While a number of firms offer networked surveillance devices to try and make homes "smart," the coalition uses Amazon as a case study into how dangerous corporate surveillance can become (and the sorts of abuses that can emerge) when in the hands of a dominant and anti-competitive firm. From Amazon's Ring -- which has rolled out networked surveillance doorbells and car cameras that continuously surveil public and private spaces -- to Alexa, Echo, or Sidewalk, the company has launched numerous products and services to try and convince consumers to generate as much data as possible for the company to eventually capitalize on. "Pervasive surveillance entrenches Amazon's monopoly. The corporation's unprecedented data collection feeds development of new and existing artificial intelligence products, further entrenching and enhancing its monopoly power," the coalition letter argues.
From this nexus of monopolistic power and unchallenged power, the coalition draws a long list of abuses committed by Amazon that have harmed consumers, communities, and total bystanders. Ring's surveillance devices have been hacked multiple times, have leaked owners' Wi-Fi passwords, and shared locations over the Neighbors App. Vulnerabilities in Alexa risked revealing personally identifiable information, and all this takes place within the context of a lack of transparency around security protocols that force consumers to opt out of surveillance conducted without their consent. On Ring's Neighbors App, racial profiling has been gamified to encourage and escalate surveillance of "suspicious" people. The company collects personal information on children -- a potential violation of the Children's Online Privacy Protection Act -- but has also seen the adoption of its various surveillance devices increase in schools, libraries, and communities across the country. Paired with Amazon's development of deeply biased facial surveillance technology and its partnerships with the police and fire departments of over 2,000 cities, the group argues the potential for abuse outstrips a threshold anyone should be comfortable with. "This type of surveillance is illegal under the FTC Act in Section 5 and in particular the section that talks about unfair and deceptive practices," said Jane Chung, the Big Tech Accountability Advocate at Public CItizen, in an interview. "There's a list of three things that have to be true in order for a practice to be unfair and deceptive according to the FTC. Number 1: it has to cause substantial injury. Number 2: the injury can't be avoidable. And number 3: the injury isn't outweighed by benefits."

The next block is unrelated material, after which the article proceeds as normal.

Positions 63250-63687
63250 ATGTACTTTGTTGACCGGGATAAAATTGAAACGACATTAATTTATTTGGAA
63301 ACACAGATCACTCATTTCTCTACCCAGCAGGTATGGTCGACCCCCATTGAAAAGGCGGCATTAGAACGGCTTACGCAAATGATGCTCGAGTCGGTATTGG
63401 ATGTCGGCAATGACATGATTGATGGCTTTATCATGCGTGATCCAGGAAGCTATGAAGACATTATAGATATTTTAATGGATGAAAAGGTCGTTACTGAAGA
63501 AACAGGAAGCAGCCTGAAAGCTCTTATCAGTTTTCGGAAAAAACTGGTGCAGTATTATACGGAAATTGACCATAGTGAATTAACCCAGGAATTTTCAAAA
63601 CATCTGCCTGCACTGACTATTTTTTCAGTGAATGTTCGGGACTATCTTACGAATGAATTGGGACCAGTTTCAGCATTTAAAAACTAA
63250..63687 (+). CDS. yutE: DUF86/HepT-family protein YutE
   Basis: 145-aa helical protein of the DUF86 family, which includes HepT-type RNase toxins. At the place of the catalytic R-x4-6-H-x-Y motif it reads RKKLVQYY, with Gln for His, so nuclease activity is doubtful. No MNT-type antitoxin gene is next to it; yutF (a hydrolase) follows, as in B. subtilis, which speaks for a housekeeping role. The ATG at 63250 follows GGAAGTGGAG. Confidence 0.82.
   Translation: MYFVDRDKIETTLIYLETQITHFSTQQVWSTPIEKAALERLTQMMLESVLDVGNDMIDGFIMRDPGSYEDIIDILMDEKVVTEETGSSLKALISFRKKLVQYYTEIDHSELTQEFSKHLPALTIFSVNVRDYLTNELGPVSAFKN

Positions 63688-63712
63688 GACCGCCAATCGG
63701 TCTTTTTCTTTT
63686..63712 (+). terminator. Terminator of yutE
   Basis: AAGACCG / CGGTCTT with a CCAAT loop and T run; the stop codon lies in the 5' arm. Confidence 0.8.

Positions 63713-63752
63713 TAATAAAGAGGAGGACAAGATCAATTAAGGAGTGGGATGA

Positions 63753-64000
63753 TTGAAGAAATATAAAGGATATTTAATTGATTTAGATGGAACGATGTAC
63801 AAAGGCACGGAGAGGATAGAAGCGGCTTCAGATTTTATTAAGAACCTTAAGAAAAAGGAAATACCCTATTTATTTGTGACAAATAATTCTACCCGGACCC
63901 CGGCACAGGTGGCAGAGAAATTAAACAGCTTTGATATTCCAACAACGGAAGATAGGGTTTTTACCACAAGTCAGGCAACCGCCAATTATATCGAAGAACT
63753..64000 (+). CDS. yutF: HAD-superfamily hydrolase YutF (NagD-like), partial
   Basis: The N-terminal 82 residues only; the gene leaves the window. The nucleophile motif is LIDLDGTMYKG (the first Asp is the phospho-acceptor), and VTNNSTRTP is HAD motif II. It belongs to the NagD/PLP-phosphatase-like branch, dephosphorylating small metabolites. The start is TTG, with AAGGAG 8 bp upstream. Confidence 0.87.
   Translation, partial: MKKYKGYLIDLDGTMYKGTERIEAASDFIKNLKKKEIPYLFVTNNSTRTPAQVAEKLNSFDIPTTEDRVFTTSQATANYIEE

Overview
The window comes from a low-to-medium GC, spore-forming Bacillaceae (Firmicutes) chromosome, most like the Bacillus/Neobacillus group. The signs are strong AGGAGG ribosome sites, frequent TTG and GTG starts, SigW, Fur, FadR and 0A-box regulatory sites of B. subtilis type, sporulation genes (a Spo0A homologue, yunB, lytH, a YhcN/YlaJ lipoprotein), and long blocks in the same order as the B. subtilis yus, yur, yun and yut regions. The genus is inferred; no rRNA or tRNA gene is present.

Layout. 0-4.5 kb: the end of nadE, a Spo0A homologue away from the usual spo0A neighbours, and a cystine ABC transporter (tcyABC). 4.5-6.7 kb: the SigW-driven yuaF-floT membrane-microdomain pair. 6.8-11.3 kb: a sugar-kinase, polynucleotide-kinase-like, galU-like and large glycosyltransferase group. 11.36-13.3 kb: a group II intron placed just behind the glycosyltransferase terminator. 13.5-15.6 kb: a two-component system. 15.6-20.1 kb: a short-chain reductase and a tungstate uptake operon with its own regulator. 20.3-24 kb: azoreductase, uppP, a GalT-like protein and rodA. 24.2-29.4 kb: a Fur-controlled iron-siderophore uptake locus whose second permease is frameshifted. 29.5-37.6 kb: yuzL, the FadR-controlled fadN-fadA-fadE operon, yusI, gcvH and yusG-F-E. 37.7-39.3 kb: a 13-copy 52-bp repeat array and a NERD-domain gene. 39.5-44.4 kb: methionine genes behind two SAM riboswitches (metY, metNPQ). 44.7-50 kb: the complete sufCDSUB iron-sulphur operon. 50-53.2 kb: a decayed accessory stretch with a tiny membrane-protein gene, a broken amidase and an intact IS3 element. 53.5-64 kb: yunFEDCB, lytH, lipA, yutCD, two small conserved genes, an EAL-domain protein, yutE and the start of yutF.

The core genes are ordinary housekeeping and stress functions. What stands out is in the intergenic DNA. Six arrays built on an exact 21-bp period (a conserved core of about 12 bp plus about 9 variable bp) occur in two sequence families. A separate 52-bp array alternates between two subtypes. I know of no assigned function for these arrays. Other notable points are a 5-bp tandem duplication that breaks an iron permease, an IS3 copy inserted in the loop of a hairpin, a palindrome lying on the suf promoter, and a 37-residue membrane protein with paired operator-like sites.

"Rulemaking is needed to stop widespread systematic surveillance, discrimination, lax security, tracking of individuals, and the sharing of data. While Amazon's smart home ecosystem, facial surveillance technology, and e-learning devices provide a good case study, these rules must extend beyond this one technology corporation to include any entity collecting, using, selling, and/or sharing personal data."
Weight Lifting, an Original Olympic Sport, May Be Dropped
Weight lifting was one of just nine sports at the first Olympics in 1896, but its
days on the summer program may be numbered. From a report: